First of all, I sincerely hope that you and your relatives have handled the situation of these last few months as best you could.
As you know, the strategy of this fund, and of Azvalor in general, is based on investing in businesses trading at low prices with respect to their intrinsic value. Unfortunately, this investment approach has not seemed to work particularly well over the past decade or so, when expensive stocks have outperformed cheap stocks, and especially in the last two years, with the most expensive market segments performing much better than the rest, despite the fact that their profit or cash flow fundamentals have not been any better than those of the cheap companies, in aggregate. This has left us with an irrational market in which the cheapest segment is at a level of attractiveness that we have rarely seen in the last seventy years. When this has happened in the past, these companies have delivered spectacular returns over the following decade, as illustrated in the graph below:
Figure 1: Deep Value Price-to-Cash-Flow Multiples over Time
Source: Ken French, tenth percentile breakpoint on price-to-cash-flow multiples and tenth decile price-to-cash-flow long-term equal-weight returns.
The question now is: Is it any different this time? Is Value Investing dead? The prestigious American investment management firm AQR has recently published a very interesting paper, Is (Systematic) Value Investing Dead?, in which it tests the most popular hypotheses in this regard, which I will try to summarize below:
HYPOTHESIS 1: The usual value spread analysis (the ratio of how “expensive” expensive stocks are vs. cheap stocks) is wrong because the Price-to-Book ratio is not an adequate measure, due to the higher level of intangible assets in companies today.
FALSE: Using any other method such as Price-to-Sales, Price-to-Earnings (trailing) or Price-to-Earnings (forecast), the value spread remains extreme and close to historical highs.
HYPOTHESIS 2: We live in a new world where the winners take it all, and if we exclude the MAGFANT (Microsoft, Amazon, Google, Facebook, Apple, Netflix and Tesla), which may deserve higher multiples, there is no such spread.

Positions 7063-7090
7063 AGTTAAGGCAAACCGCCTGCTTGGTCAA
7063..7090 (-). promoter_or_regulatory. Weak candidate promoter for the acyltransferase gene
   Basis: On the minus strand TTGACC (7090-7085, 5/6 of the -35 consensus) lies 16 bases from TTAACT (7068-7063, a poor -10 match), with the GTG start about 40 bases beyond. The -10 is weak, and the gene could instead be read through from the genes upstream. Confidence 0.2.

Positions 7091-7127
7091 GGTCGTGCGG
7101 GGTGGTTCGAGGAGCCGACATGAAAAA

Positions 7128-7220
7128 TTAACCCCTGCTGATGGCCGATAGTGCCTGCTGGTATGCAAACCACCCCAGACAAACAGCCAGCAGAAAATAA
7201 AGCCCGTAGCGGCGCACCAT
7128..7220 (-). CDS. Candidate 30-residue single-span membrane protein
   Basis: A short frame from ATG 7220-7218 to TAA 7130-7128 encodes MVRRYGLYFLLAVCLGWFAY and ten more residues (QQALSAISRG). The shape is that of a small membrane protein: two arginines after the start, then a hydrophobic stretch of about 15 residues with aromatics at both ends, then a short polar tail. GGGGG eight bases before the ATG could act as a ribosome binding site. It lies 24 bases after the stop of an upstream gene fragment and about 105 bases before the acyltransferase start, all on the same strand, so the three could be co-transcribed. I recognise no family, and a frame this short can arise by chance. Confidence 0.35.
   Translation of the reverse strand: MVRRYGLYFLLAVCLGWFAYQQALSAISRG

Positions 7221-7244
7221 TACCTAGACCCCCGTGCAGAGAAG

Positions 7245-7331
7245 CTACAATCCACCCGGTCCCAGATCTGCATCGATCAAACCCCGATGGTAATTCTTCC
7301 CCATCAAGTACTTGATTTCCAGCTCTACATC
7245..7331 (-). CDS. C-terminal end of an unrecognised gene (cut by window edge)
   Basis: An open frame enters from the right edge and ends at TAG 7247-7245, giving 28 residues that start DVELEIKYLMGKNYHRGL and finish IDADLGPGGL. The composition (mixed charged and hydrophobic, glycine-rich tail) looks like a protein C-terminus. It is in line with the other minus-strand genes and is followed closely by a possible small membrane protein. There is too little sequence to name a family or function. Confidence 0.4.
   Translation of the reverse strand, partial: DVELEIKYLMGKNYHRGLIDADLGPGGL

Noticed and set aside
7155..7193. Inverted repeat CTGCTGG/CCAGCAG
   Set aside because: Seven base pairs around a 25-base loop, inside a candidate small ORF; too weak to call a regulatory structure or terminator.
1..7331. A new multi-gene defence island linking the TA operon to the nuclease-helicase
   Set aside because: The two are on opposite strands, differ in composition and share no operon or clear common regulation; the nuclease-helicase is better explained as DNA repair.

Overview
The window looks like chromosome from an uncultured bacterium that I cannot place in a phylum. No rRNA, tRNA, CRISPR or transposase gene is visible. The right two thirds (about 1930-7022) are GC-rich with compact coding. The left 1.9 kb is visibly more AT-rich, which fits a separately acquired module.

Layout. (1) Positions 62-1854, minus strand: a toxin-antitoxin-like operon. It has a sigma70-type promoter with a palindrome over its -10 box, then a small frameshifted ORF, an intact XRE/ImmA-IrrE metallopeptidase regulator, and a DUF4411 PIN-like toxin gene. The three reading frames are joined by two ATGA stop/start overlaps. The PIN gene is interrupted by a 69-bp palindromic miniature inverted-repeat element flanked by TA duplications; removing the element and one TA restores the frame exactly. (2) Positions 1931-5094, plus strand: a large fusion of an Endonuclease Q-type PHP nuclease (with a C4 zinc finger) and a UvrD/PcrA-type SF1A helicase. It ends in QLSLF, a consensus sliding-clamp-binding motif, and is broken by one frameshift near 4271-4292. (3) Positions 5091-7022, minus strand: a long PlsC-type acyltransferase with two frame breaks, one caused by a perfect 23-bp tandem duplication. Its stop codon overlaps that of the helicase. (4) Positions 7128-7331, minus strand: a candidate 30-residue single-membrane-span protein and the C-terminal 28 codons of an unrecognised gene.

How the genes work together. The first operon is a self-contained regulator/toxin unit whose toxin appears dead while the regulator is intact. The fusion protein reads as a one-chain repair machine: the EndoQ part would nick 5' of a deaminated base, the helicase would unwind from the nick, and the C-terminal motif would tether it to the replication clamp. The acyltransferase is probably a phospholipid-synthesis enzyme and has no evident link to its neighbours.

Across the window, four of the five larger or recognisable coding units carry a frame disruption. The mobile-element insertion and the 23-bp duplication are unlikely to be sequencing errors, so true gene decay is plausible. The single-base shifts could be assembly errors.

FALSE: If we exclude these companies (the tech industry, large companies or mega-caps, or the top 10% most expensive stocks) from the analysis, the valuation spread is still extreme. The study concludes that this is not a phenomenon caused by a new MAGFANT world, but rather that it is widespread in the market.
HYPOTHESIS 3: There is a sectoral bias in the spread, that is, it is produced exclusively by some industries that are very expensive as opposed to others that are very cheap.
FALSE: If we analyze intra-industry valuations, using an industry-neutral analysis, the value spread is still extreme. In other words, within each industry we also observe this valuation spread between cheap and expensive stocks.
HYPOTHESIS 4: The reason for the spread is because expensive stocks are very expensive, but cheap stocks are not necessarily very cheap.
FALSE: Both factors contribute to the wide value spread, although more is coming from the cheap side. That is, the value spread is mostly driven by a depression in cheap stock prices rather than by a euphoria in the expensive stocks (although this also influences, being more expensive than usual).
HYPOTHESIS 5: The value spread is justified because cheap companies are of far worse quality than before versus expensive companies. That is, they are cheap for a good reason.